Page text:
Up until now, developer's efforts to reduce bitcoin’s transaction fees have mostly focused on making its network less congested. An innovation in bitcoin’s coin selection algorithm may also help. (See also: Bitcoin's Lightning Network: Three Possible Problems). 

In an interview with online publication Coindesk, developers from bitcoin’s core algorithm provided details on the “Branch and Bound” algorithm (or, BnB as it is popularly known) that is being used to streamline bitcoin’s coin selection for transaction. 

Problems With Coin Selection 

Bitcoin’s coin selection relates to the manner in which the cryptocurrency’s algorithm chooses coins from its unspent transaction output (UTXO) for future transactions. UTXO is the change left after a spending transaction. This change is typically stored in a user’s wallet and consists of multiple pieces of data, each with varying amounts of bitcoin. For example, a balance of 1 bitcoin in a wallet might consist of 0.3 bitcoin in one piece of data, 0.2 bitcoin in another etc. Together, these pieces of data make up the single bitcoin in a user’s wallet. (See also: Will Rising Transaction Fees Bring Down Bitcoin's Price?)

During a transaction to spend that single bitcoin, the algorithm chooses chunks of data and creates other UTXOs in the process. For example, it might choose to spend just 0.2 bitcoin from a piece of data that contains 0.3 bitcoin (and create an unspent transaction output of 0.1 bitcoin in the process) and add it to another 0.2 bitcoin from another piece of data etc. As can be imagined, the algorithm’s process is inefficient and time-consuming. Another important drawback of the process is that it creates “dust” or pieces of data whose value is smaller than transaction fees, making them essentially useless for transactions.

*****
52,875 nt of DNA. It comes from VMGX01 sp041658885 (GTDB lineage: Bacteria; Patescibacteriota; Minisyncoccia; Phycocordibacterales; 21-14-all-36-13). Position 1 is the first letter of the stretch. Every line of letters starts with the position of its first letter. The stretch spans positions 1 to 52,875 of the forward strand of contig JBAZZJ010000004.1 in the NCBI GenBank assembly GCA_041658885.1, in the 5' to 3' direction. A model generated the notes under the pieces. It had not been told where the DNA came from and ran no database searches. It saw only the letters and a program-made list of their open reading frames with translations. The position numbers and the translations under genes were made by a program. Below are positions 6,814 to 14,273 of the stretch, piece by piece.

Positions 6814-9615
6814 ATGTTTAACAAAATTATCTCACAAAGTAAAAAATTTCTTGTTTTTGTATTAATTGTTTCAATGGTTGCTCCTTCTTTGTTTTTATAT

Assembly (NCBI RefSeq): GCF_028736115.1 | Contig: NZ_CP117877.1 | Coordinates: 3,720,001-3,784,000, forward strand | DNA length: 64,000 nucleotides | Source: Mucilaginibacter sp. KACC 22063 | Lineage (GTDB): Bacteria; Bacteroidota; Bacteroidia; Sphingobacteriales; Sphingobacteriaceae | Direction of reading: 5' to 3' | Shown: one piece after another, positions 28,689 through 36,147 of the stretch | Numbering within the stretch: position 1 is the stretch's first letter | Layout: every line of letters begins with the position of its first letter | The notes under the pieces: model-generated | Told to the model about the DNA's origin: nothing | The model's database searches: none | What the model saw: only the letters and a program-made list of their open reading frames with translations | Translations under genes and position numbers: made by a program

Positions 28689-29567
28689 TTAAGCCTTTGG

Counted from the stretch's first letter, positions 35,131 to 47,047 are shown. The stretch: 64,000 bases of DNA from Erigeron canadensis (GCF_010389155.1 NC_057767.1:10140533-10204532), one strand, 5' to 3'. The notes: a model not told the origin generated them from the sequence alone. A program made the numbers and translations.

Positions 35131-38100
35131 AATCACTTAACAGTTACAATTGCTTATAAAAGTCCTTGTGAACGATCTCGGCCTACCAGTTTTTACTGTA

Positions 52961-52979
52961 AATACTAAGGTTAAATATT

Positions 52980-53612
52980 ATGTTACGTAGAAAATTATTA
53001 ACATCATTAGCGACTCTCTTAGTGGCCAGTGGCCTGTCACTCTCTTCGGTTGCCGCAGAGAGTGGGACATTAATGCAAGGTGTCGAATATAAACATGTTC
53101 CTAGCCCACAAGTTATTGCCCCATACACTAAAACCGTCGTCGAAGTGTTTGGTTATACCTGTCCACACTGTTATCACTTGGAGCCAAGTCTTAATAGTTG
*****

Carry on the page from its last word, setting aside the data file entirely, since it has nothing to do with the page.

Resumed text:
In a post on Medium last year, prominent bitcoin developer and entrepreneur Jimmy Song attempted to calculate the number of such coins. “If bitcoin UTXOs were like items in a vault, we would see about two-thirds of the vault filled with trinkets and the rest filled with much higher value items,” he wrote, adding that it was “economically irrational” to move those coins. “Continuing with the analogy, a transaction fee would be like the vault owner charging you to withdraw trinkets that belong to you.” 

Changing Coin Selection Process 

Developers of the BnB algorithm say that the new code attempts to find an exact match for the transaction amount instead of arbitrarily choosing amounts from each piece of data. “This helps shrink the UTXO set a little more,” said Andrew Chow, a bitcoin core developer. The algorithm also typically finds exact matches for smaller transactions. This practice helps reduce “dust” (or, worthless coins). It also reduces transaction fees for users and frees up additional space on the network by reducing the number of UTXOs on it. The Coindesk article states that BnB was able to reduce bitcoin change in approximately 40 percent of transactions that would otherwise have produced bigger numbers of UTXOs.

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